Herniated Discs

Herniated Discs

The spine is made up of vertebrae separated and cushioned by spongy discs. A herniated disc occurs when some of the disc’s nucleus pushes out through a tear in the wall. A herniated disc can occur anywhere along the spine, most often in the lower back, and can result in pain, numbness or weakness in an arm or leg. Many people have no symptoms. People who do have symptoms tend to improve over time. Surgery is usually not necessary to relieve the problem.

Herniated disc symptoms

Most herniated discs occur in the lower back, but they can also occur in the neck or elsewhere along the spinal column. Symptoms depend on location and whether the disc is pressing on a nerve. Herniated discs usually affect just one side of the body.

You can also experience sharp or burning arm or leg pain, pain in your buttocks, thigh, calf and even a foot. A herniated disc in your neck may cause the most pain in your shoulder and arm. Pain might shoot into your arm or leg when you cough, sneeze or move to certain positions. Also common are numbness or tingling, muscle weakness and difficulty lifting or holding items. You might not know you have a herniated disc unless it shows up on a spinal image.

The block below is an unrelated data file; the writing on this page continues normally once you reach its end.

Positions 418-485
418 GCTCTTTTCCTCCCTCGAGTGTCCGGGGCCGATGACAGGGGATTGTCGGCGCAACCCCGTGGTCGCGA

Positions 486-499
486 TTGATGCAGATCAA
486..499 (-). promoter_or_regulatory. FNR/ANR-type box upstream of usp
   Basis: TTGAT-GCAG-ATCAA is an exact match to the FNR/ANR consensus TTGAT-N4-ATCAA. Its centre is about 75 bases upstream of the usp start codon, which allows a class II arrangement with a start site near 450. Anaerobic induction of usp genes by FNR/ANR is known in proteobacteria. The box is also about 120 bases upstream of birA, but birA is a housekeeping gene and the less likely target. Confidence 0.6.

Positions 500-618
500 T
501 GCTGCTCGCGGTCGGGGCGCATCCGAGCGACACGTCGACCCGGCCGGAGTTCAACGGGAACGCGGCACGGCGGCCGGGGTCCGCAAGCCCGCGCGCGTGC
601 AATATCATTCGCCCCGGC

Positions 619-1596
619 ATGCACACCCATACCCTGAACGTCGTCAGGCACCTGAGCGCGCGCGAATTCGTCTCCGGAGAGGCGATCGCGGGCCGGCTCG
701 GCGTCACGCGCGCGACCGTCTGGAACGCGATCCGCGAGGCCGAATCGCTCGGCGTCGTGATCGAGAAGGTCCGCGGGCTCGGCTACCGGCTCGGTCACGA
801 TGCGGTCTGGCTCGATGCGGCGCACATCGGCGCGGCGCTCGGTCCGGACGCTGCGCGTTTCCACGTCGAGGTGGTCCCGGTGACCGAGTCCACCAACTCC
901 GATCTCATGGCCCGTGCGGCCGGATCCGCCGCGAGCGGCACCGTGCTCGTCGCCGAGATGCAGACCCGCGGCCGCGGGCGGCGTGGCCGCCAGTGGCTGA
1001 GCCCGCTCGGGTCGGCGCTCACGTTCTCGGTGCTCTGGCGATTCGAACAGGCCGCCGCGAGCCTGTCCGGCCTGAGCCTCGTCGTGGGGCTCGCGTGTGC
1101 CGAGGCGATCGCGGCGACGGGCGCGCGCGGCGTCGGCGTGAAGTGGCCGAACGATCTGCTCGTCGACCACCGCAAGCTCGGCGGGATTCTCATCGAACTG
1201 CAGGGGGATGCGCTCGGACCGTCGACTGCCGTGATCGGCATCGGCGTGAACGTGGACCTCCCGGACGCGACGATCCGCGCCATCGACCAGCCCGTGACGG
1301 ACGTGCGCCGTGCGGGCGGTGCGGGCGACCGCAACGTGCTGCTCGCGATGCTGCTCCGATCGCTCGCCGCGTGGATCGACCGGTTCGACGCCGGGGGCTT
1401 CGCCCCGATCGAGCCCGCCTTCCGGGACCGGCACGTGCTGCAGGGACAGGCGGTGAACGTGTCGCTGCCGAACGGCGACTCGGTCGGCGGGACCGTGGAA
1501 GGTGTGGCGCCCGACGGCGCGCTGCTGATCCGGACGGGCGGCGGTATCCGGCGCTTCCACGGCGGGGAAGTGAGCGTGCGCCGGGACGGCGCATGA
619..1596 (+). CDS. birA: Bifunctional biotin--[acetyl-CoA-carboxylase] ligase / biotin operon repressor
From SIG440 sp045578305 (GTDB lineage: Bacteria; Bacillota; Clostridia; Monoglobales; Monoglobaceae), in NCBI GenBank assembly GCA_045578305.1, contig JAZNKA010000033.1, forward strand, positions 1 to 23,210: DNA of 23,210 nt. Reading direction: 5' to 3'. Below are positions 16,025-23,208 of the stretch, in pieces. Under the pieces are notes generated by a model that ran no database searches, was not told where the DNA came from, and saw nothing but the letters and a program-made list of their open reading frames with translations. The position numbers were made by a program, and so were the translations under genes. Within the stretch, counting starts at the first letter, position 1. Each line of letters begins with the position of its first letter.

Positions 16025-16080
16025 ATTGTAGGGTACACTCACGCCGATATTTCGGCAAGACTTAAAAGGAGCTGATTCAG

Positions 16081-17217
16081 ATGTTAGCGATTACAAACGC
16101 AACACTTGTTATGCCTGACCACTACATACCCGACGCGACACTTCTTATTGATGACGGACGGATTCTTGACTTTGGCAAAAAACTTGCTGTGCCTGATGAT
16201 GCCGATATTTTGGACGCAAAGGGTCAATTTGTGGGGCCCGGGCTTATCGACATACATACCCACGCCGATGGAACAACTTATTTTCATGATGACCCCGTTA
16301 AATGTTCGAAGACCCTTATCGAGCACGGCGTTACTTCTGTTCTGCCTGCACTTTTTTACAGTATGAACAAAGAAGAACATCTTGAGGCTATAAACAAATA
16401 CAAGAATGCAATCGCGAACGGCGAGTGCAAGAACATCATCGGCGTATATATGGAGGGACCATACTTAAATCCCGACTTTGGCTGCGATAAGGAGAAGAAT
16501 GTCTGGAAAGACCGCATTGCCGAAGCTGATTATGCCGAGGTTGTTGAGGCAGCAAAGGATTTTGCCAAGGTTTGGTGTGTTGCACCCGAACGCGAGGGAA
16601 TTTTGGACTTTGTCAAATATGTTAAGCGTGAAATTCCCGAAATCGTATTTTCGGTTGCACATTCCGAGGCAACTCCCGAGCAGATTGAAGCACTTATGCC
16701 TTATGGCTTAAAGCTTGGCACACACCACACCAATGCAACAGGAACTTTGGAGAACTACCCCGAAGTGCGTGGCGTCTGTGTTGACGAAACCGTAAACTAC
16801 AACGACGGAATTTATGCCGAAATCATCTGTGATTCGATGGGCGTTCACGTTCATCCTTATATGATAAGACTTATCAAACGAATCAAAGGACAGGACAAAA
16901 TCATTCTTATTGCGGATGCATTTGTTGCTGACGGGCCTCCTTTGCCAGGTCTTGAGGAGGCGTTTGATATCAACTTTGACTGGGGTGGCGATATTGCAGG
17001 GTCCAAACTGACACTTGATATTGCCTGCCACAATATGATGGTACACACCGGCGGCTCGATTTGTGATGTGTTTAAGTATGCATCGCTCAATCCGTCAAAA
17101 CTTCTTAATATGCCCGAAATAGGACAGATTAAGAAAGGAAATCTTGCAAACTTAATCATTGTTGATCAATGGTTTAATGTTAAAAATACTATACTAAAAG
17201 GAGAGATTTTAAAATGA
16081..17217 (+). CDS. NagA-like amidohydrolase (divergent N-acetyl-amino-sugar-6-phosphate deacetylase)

Herniated discs treatment

Conservative treatment is mainly modifying activities, avoiding movement that causes pain and taking nonprescription pain medication (Tylenol, Advil. Aleve, etc.). These can often relieve symptoms within a few days or weeks.

Neuropathic drugs can affect nerve impulses to decrease pain. These include gabapentin (Neurontin), pregabalin (Lyrica), duloxetine (Cymbalta), or venlafaxine (Effexor XR). Cortisone injections can help when your pain doesn’t improve with oral medications. Spinal imaging can help guide the corticosteroid injection site more precisely. We might also suggest physical therapy to help with your pain. Physical therapists can show you ways to minimize the pain of a herniated disc.

Surgery is needed by very few people with herniated discs. When the doctor recommends a Discectomy, it means that conservative treatments failed to improve your symptoms after six weeks, especially if you continue to have:

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